By Doyice Cotten
Courts in some states require that the word “negligence” be included in a waiver. Some strongly urge the use of the term. Others simply specify that the intent of the waiver to cover negligence must be clear.
A recent Kentucky case involving a paintball injury (Bowling v. Asylum Extreme, L.L.C., 2011 Ky. App. Unpub. LEXIS 801) addressed the issue of whether the waiver must specifically refer to the “negligence” of the provider in the waiver. The court cited a Kentucky Supreme Court ruling in a non-sport case (Hargis v. Baize, 168 S.W.3d 36 (Ky. 2005) in which the court clarified the issue stating that a pre-injury waiver is to be upheld only if:
1) it explicitly expresses an intention to exonerate by using the word “negligence;” or
2) it clearly and specifically indicates an intent to release a party from liability for a personal injury caused by that party’s own conduct; or
3) protection against negligence is the only reasonable construction of the contract language; or
4) the hazard experienced was clearly within the contemplation of the provision. Thus, an exculpatory clause must clearly set out the negligence for which liability is to be avoided.
In Bowling, the waiver stated:
WAIVER AND RELEASE OF LIABILITY
In consideration of AE furnishing services and/or equipment to enable me to participate in paintball games, I agree as follows:
I fully understand and acknowledge that; (a) risks and dangers exist in my use of Paintball equipment and my participation in Paintball activities; (b) my participation in such activities and/or use of such equipment may result in my injury illness including but not limited to bodily injury, disease strains, fractures, partial and/or total paralysis, eye injury, blindness, heat stroke, heart attack, death or other ailments that could cause serious disability; (c) these risks and dangers may be caused by the negligence of the owners, employees, officers or agents of AE; the negligence of the participants, the negligence of others, accidents, breaches of contract, the forces of nature or other causes. These risks and dangers may arise from foreseeable or unforeseeable causes; and (d) by my participation in these activities and/or use of equipment, I hereby assume all risks and dangers and all responsibility for any losses and/or damages, whether caused in whole or in part by the negligence or other conduct of the owners, agents, officers, employees of AE, or by any other person.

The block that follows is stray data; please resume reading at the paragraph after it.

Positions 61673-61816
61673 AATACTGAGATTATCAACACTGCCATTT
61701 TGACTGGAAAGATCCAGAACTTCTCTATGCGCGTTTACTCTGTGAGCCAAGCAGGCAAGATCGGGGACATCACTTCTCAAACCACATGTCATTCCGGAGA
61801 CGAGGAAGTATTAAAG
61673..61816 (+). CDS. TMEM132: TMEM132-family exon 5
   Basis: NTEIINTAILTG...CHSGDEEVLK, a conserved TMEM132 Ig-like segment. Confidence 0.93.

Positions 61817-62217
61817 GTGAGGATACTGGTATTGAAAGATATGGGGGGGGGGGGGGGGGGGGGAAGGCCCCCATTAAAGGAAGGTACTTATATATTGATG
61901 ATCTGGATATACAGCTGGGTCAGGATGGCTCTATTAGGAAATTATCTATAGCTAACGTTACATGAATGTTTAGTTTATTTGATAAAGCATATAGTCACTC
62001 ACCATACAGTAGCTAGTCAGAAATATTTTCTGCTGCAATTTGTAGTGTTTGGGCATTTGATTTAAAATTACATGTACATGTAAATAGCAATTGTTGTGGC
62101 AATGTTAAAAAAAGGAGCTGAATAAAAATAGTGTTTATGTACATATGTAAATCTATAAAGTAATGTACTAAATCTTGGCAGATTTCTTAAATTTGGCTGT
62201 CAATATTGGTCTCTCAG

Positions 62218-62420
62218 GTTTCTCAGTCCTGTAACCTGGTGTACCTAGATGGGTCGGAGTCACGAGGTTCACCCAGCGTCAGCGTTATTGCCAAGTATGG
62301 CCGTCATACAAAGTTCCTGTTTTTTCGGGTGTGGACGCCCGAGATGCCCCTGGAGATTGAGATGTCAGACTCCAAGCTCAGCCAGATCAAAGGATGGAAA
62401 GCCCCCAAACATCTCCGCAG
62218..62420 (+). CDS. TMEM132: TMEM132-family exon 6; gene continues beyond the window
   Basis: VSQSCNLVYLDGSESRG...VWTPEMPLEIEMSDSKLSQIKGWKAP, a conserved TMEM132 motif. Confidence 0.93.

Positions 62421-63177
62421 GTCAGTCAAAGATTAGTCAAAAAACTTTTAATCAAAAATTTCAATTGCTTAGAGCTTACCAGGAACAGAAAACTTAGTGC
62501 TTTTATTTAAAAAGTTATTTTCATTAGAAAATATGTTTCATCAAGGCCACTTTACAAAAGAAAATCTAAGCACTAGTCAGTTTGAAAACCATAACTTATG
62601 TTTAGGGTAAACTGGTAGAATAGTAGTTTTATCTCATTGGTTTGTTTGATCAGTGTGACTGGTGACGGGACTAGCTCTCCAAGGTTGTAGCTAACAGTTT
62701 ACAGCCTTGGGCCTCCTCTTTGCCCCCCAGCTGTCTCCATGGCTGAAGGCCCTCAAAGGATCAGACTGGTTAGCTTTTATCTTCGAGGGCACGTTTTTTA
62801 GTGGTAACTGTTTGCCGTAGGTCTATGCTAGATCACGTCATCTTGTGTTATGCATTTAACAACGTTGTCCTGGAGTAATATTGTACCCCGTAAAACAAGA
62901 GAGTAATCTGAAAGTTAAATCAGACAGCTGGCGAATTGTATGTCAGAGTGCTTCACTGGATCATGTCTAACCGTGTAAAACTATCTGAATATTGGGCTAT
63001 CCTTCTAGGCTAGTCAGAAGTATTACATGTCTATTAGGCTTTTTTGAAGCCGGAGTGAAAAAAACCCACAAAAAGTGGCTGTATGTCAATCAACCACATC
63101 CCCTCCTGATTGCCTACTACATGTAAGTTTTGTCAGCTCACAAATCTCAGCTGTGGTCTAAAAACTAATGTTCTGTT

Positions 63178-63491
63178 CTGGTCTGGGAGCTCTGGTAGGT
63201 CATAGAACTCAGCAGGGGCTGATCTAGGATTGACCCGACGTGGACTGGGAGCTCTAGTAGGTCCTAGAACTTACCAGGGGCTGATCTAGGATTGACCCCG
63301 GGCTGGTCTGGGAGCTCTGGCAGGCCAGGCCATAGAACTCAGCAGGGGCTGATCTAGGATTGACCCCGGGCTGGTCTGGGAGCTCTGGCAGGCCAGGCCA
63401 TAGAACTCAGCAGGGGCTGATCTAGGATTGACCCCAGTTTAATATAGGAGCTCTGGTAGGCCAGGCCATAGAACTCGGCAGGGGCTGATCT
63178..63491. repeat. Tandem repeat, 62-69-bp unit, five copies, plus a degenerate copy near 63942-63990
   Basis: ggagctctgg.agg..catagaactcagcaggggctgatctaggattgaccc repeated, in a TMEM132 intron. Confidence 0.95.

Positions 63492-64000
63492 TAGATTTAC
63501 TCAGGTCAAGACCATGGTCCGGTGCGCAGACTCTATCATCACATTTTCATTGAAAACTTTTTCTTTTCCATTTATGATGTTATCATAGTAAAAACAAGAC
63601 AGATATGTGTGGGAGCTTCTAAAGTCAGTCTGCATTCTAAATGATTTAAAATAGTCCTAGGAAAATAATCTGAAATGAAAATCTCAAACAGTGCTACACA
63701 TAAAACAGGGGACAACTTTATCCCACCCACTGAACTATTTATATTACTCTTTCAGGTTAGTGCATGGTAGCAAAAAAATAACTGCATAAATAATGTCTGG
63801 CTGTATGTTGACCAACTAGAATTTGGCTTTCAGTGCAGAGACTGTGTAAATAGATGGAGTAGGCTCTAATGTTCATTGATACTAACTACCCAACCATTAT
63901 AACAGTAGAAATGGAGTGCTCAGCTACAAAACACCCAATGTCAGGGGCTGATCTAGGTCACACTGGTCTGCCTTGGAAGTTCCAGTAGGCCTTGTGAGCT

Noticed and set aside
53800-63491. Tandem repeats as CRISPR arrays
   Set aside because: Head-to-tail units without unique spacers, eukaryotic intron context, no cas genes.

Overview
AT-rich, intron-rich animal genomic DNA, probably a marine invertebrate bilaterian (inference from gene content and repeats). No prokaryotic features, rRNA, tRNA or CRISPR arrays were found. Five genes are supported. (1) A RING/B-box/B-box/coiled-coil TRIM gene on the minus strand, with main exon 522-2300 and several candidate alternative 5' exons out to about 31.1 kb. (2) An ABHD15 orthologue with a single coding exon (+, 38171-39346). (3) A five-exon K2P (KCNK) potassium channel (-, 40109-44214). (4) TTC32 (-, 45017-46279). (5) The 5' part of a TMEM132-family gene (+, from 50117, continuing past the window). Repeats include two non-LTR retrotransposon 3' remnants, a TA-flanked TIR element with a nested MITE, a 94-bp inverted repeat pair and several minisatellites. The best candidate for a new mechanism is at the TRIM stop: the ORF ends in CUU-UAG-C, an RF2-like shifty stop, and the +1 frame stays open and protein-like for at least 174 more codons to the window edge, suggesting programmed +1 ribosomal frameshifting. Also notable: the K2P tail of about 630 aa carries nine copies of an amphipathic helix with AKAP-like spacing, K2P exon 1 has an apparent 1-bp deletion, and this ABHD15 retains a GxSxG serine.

I, on behalf of myself, my personal representatives and my heirs, hereby voluntarily agree to release, waive, discharge, hold harmless, defend, and indemnify AE and it’s [sic] owners, agents, officers and employees from any and all claims, actions or losses for bodily injury, property damages, wrongful death, loss of services or otherwise which may arise out of my use of Paintball equipment or my participation in Paintball activities. I specifically understand that I am releasing, discharging and waiving any claims or actions that I may have presently or in the future for the negligent acts or other conduct by the owners, agents, officers or employees of AE. (Emphasis added).
The court enforced the waiver saying that the waiver met not one, but all four of the Hargis requirements for a waiver. It is apparent that it is not mandatory that the term “negligence” be used. Nevertheless, in Kentucky, as well as in every state, the chances of a waiver being upheld are increased significantly if the waiver clearly states that the provider is relieved of liability for injuries resulting from the “negligence of the provider.”
Photo Credit: Thanks to virginsuicide photography’s photostream at http://www.flickr.com/photos/bneumann/.